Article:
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A Pilot Study for Toxicity Evaluation of HIV Rectal Microbicides

The safety and scientific validity of this study is the responsibility of the study sponsor and investigators. Listing a study does not mean it has been evaluated by the U.S. Federal Government. Read our disclaimer for details. Identifier: NCT00389311
Recruitment Status : Completed
First Posted : October 18, 2006
Last Update Posted : April 1, 2015
Information provided by (Responsible Party):
Craig W. Hendrix, Johns Hopkins University

Brief Summary:
The purpose of this study is to determine if detectable changes in permeability of the lining of the colon are caused by either application of HIV microbicide gels or medical procedures, such as flexible sigmoidoscopy.

Condition or disease Intervention/treatment Phase
HIV Infections Drug: Normosol-R Drug: Nonoxynol-9 Procedure: Gastrointestinal instrumentation Early Phase 1

Detailed Description:
It is not currently known if procedures used to observe the lining of the distal colon, such as endoscopy with or without pinch biopsy, may cause mucosal trauma and thus alter colonic permeability. Additionally, the application of topical HIV microbicides (to prevent HIV transmission) and shearing forces associated with rectal intercourse might also adversely affect the epithelial layer, and thus alter colonic permeability. In order to appropriately interpret testing of the effects of topical HIV microbicides on the mucosal lining of the distal colon, it is essential to understand whether these procedures themselves, adversely affect the epithelial layer. If changes in permeability can be detected, this method may be developed to help determine microbicide distribution/toxicity in early phase studies, thus improving the selection of candidate microbicides for study in larger scale clinical trials.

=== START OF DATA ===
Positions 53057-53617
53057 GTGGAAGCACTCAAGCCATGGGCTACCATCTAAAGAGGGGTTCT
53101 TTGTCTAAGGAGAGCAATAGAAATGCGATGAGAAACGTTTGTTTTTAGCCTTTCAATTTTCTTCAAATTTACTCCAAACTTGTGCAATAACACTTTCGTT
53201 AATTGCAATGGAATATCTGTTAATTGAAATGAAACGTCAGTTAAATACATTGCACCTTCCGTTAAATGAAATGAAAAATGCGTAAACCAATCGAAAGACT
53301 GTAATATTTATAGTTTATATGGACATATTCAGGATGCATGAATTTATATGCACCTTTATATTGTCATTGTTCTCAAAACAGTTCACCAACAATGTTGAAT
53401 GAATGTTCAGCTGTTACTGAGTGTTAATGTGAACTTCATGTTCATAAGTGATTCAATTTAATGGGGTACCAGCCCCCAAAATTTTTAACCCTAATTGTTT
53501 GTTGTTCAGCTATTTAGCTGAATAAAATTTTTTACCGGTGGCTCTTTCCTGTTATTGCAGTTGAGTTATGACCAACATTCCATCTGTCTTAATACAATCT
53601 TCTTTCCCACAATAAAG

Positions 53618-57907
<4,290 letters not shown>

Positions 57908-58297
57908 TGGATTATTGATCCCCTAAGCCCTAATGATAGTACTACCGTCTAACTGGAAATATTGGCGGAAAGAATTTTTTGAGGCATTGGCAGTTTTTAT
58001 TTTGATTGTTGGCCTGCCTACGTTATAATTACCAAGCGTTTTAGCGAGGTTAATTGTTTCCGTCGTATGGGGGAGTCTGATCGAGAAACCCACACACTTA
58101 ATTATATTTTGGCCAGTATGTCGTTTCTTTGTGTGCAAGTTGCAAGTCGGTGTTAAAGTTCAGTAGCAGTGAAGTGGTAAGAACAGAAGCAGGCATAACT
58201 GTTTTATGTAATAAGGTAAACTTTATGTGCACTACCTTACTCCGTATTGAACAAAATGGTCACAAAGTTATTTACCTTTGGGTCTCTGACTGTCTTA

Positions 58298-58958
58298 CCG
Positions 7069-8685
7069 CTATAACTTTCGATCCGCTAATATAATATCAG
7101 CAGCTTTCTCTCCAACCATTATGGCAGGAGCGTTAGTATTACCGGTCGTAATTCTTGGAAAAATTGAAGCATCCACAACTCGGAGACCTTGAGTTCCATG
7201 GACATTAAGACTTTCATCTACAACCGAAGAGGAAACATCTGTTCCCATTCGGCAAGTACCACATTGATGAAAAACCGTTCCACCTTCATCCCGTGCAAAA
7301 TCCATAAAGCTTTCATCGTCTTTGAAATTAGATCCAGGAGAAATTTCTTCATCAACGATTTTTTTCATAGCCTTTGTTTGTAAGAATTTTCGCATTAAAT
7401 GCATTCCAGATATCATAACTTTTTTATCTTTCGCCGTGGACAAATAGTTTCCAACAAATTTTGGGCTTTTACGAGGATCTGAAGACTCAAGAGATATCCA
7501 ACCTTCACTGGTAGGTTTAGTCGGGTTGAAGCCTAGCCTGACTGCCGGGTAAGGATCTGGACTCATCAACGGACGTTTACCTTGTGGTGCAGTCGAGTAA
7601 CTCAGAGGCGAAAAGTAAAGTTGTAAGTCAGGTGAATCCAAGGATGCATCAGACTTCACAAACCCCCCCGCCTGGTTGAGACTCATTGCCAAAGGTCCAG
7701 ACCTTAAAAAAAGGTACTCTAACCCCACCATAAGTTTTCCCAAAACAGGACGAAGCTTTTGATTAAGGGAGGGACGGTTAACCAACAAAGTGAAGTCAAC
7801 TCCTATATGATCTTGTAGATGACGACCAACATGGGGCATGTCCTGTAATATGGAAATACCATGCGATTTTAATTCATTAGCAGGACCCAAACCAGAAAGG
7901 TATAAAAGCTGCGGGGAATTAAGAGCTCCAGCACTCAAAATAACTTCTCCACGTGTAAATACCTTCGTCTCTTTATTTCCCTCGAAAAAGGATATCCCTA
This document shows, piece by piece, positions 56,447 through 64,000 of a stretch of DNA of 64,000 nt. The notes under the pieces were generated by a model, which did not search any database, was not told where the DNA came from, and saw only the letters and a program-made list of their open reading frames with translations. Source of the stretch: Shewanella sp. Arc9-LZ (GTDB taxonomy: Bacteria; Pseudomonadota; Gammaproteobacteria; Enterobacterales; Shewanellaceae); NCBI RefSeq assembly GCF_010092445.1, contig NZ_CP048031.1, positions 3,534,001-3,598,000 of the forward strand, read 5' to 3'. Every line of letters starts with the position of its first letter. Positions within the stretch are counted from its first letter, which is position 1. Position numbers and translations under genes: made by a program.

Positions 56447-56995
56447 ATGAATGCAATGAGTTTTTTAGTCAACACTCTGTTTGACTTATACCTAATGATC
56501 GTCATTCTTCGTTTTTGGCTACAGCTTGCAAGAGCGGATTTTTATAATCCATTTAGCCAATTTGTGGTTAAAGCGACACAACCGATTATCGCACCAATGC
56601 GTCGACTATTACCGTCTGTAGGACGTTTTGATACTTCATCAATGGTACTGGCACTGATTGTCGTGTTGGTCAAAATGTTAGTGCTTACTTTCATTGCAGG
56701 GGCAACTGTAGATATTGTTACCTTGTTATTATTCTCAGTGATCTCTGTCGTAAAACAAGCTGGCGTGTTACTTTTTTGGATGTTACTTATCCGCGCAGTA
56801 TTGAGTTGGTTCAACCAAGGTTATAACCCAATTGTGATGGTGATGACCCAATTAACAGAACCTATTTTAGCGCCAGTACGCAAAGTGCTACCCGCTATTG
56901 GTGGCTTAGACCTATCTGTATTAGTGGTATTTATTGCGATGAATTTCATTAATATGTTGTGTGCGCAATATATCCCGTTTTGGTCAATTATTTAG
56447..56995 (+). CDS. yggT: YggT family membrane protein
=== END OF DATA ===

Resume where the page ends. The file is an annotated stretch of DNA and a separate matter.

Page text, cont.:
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Study Type : Interventional  (Clinical Trial)
Actual Enrollment : 12 participants
Allocation: Randomized
Intervention Model: Single Group Assignment
Masking: Single (Investigator)
Primary Purpose: Diagnostic
Official Title: A Pilot Protocol to Determine the Effects of Chemical and Mechanical Stress on Rectal Permeability as a Surrogate for Toxicity Evaluation of Rectally Applied Microbicides
Study Start Date : April 2007
Actual Primary Completion Date : February 2008
Actual Study Completion Date : June 2009

Resource links provided by the National Library of Medicine

MedlinePlus related topics: HIV/AIDS

Arm Intervention/treatment
Active Comparator: Nonoxynol-9
Gynol-II, 2% N-9, 5 mL
Drug: Nonoxynol-9
Normosol-R, 5 mL, single administration, negative control
Drug: Normosol-R
Experimental: Normosol with simulation, endoscopy and biopsy
Normosol-R, 5 mL following simulation, endoscopy and biopsy
Drug: Normosol-R
Procedure: Gastrointestinal instrumentation

Primary Outcome Measures :
  1. Intra-subject comparison of urine and plasma concentrations of 99mTc-DTPA [ Time Frame: 0-2 hours, 2-4 hours, 4-8 hours, 8-12 hours and 12-24 hours after introduction of the treatment assignment ]

Information from the National Library of Medicine